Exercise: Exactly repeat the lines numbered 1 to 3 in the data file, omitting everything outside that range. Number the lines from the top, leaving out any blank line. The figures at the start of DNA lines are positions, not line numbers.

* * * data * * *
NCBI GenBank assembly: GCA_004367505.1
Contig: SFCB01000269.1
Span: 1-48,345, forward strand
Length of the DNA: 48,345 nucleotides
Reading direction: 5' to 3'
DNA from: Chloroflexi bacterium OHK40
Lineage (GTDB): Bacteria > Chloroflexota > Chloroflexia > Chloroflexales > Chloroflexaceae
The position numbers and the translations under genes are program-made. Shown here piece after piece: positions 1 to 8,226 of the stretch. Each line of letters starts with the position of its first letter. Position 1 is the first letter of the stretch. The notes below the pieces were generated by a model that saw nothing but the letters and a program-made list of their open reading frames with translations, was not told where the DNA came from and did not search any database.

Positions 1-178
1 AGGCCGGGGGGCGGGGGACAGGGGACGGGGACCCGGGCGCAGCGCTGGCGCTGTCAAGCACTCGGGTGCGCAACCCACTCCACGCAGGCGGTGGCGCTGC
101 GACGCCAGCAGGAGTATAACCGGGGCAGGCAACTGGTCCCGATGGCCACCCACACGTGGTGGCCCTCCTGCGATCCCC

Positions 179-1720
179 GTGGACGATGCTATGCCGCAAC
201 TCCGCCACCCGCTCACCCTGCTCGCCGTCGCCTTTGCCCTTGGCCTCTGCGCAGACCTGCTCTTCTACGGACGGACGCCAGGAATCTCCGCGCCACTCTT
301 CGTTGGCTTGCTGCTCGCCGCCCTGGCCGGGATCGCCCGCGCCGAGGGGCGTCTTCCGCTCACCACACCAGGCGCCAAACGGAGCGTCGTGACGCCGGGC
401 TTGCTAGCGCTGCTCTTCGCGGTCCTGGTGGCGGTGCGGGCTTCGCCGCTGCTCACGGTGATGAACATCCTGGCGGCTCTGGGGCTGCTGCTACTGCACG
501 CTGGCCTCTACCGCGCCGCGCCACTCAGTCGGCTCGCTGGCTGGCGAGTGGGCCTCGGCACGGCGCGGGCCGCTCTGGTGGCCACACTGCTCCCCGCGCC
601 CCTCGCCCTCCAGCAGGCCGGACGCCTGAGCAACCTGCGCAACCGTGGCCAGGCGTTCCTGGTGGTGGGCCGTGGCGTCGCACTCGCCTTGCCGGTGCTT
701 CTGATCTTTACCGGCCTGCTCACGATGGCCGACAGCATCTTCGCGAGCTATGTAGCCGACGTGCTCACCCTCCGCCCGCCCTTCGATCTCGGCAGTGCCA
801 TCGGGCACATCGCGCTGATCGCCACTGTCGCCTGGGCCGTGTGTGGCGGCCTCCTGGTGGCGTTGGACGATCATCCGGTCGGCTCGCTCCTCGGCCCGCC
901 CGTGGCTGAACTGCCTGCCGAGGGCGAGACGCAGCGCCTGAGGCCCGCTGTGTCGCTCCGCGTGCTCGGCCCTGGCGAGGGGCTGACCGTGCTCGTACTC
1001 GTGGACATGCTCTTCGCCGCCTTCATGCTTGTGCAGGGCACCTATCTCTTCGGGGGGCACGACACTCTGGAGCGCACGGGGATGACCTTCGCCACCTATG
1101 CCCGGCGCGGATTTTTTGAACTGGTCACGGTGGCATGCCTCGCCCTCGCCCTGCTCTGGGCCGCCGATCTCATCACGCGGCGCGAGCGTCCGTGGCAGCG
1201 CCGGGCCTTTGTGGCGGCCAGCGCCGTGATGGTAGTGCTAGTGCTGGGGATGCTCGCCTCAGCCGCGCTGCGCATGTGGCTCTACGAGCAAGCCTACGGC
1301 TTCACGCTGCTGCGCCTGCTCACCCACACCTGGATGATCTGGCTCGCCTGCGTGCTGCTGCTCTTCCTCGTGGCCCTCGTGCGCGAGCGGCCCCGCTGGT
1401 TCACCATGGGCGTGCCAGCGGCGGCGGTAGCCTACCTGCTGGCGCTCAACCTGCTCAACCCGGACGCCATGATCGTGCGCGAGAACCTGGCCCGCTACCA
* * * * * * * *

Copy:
NCBI GenBank assembly: GCA_004367505.1
Contig: SFCB01000269.1
Span: 1-48,345, forward strand